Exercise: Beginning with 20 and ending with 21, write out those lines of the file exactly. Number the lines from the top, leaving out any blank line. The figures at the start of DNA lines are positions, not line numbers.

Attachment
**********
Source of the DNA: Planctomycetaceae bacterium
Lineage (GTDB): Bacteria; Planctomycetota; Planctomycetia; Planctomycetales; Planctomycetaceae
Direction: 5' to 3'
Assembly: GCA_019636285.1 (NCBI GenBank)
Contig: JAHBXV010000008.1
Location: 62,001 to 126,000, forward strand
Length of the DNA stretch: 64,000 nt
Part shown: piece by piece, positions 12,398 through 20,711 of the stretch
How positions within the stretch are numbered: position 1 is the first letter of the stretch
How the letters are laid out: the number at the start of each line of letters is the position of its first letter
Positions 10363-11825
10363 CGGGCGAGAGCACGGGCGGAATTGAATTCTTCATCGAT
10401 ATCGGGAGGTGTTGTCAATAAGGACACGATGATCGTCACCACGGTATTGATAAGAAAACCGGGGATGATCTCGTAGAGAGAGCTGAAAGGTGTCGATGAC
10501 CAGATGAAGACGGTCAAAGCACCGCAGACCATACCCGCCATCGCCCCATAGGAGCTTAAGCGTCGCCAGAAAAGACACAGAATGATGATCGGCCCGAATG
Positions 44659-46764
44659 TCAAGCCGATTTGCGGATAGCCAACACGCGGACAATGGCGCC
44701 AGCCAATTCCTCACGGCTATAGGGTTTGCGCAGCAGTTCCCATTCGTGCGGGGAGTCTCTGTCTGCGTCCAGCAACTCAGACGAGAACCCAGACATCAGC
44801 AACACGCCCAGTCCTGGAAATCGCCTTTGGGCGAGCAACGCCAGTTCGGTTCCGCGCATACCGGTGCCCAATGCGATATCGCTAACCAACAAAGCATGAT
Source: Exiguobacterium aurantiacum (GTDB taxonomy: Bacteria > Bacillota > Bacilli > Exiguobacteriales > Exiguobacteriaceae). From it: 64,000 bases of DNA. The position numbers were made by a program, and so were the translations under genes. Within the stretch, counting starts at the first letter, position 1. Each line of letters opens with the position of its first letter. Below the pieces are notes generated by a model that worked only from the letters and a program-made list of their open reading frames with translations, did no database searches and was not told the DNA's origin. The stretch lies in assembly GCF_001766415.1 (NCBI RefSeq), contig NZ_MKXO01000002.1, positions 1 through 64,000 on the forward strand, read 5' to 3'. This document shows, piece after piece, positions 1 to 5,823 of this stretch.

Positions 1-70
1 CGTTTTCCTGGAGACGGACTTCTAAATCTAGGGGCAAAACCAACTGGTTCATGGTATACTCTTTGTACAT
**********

Positions 1-70
1 CGTTTTCCTGGAGACGGACTTCTAAATCTAGGGGCAAAACCAACTGGTTCATGGTATACTCTTTGTACAT